High jumping your height sounds like the inhuman stuff athletes do before becoming TikTok stars — but even in high school track and field, leaping over the equivalent of yourself doesn’t necessarily mean top-flight success.
For the 6-foot-8/9ish Eddie “the Flying Eagle” Kurjak of Longmont High School, it does. And his leap of 6 feet, 9 inches at the Erie Tiger Invite Saturday certainly will turn heads going forward.
The school record jump per the school’s athletic Twitter account had previously been a season goal for the senior. Now, he’ll have to reset.
Kurjak isn’t your typical spring athlete. The school’s skyscraping basketball star is fresh off leading the Trojans back to their third Class 4A semifinals in four seasons. And soon, he is expected to take those talents to Grand Junction to play college ball at Colorado Mesa.
“I really enjoy Grand Junction and those guys over there know what they want — to be on top,” Kurjak said, “And that’s what I want, too.”
While there’s no confusion where his heart is in sports, his determination in track and field has grown with age.
In fact, the last time Kurjak took part in a track and field season — which was two years ago due to its 2020 COVID-19 pandemic cancellation — the then-sophomore came just shy of nabbing his second career high school championship.
In those 4A high jump finals, Kurjak and then-senior Cisco Padilla of Pueblo West both leapt 6-5. The Cyclones senior was awarded the top spot as he took less faults in reaching the mark.
Without the tiebreaker, it would have been Kurjak’s first individual title following his team gold in basketball in 2018.
“There’s a bigger thrill to (track and field) than I originally thought,” said Kurjak, who also took 13th in the triple jump in 2019 and went 45-4.25 in the event Saturday. “It’s a bigger team than I’m used to and there’s like a different energy than other sports. So that stands out.”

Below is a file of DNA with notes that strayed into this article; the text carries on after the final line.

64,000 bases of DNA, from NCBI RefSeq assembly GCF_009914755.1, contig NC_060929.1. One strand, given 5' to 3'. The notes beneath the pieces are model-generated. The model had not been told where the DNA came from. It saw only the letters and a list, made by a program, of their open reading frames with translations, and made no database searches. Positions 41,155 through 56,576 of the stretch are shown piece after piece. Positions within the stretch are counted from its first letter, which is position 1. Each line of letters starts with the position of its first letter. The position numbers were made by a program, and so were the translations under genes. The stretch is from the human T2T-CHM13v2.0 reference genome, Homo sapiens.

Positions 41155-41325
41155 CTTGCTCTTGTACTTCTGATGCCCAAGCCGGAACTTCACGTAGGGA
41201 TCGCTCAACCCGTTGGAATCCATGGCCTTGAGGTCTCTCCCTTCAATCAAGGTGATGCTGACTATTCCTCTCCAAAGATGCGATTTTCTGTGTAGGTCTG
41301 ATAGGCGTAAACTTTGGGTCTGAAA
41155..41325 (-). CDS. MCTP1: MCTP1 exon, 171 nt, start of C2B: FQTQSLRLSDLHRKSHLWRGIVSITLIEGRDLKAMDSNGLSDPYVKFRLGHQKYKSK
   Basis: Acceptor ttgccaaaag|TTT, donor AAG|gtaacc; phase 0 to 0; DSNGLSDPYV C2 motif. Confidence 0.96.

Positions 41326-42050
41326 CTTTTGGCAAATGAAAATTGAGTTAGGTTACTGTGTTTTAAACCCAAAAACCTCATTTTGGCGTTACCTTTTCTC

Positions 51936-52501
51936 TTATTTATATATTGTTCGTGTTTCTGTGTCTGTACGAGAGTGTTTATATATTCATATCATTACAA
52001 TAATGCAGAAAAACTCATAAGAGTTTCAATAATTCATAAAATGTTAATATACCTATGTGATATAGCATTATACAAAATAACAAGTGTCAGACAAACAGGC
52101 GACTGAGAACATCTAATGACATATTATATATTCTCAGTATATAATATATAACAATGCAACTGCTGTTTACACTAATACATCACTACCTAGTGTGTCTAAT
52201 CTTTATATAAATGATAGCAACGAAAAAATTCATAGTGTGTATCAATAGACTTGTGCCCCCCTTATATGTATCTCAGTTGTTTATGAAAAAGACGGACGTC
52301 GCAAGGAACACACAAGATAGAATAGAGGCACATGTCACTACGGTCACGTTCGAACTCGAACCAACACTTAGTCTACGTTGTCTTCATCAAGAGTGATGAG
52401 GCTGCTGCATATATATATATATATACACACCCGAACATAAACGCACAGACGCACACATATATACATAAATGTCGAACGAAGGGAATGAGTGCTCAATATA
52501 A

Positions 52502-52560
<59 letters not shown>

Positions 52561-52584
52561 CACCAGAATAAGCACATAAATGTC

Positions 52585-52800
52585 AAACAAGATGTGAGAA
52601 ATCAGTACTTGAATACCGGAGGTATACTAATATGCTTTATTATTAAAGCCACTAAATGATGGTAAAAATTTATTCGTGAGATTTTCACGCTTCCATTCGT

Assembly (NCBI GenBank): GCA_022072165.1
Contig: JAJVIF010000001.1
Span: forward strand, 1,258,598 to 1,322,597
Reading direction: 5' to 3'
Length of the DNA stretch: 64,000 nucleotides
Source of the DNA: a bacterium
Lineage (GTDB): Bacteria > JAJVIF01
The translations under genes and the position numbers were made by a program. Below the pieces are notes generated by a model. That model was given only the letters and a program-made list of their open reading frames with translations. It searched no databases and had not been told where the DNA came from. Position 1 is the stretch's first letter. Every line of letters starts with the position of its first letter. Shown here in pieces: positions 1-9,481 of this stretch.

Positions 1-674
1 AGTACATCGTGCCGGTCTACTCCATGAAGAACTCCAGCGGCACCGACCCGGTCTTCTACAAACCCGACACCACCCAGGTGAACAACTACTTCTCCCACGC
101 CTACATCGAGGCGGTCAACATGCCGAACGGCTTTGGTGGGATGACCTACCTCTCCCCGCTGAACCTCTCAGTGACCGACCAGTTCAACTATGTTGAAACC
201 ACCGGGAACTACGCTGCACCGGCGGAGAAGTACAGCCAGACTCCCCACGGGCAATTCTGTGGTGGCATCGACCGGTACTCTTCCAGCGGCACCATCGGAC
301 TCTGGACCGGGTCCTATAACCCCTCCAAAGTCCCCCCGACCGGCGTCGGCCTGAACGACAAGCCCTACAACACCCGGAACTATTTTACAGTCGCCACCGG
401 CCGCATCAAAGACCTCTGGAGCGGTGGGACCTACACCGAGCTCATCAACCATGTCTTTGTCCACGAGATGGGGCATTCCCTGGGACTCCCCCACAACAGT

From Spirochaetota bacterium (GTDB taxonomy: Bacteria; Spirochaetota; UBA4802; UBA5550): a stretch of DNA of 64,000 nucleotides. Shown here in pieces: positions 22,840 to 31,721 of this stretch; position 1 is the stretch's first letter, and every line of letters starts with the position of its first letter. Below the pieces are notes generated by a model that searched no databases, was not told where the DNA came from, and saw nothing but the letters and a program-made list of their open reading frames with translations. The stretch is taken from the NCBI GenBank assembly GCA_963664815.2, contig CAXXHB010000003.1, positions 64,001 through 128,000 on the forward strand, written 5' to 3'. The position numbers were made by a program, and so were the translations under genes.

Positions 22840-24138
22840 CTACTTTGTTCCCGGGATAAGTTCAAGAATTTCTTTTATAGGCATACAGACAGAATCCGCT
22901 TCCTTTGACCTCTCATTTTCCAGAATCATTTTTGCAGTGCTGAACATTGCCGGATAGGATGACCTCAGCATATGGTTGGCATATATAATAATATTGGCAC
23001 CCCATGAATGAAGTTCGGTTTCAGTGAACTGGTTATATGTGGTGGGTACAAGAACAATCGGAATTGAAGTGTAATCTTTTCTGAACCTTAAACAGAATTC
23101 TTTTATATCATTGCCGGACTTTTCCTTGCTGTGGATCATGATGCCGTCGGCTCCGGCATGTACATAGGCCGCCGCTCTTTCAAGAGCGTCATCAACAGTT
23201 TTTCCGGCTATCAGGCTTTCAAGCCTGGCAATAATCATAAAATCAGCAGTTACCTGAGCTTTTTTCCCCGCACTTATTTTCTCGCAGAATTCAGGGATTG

Now with one final springtime run in him, Kurjak is eager to see how far and high he can go. Before Saturday’s meet, both he and Longmont coach Scott Dickinson talked about how hitting a personal and school record leap of 6-9 would be impressive for this season.
Yet after just one meet, that’s in the past.
“When you have an athlete as talented as Eddie is — and he does football, and basketball, his main sport, then he comes out for track — I’ve never had to worry about him coming in out of shape,” Dickinson said before the meet. “And when we had him do some high jump work to re-learn and get back to the basics, it took him like two or three jumps to get back above 6 feet.”
Kurjak’s next aim?
“6-9 is a good mark for now,” Kurjak texted. “But I keep wanting to move that bar up and get to 7 feet.”
The 4A state meet record is currently 6-11, set by Colt Sessions of Cheyenne Mountain in 2013. The all-classification record is 7-4, set by Matt Hemingway of Buena Vista in 1991.
All track and field competitions started last week.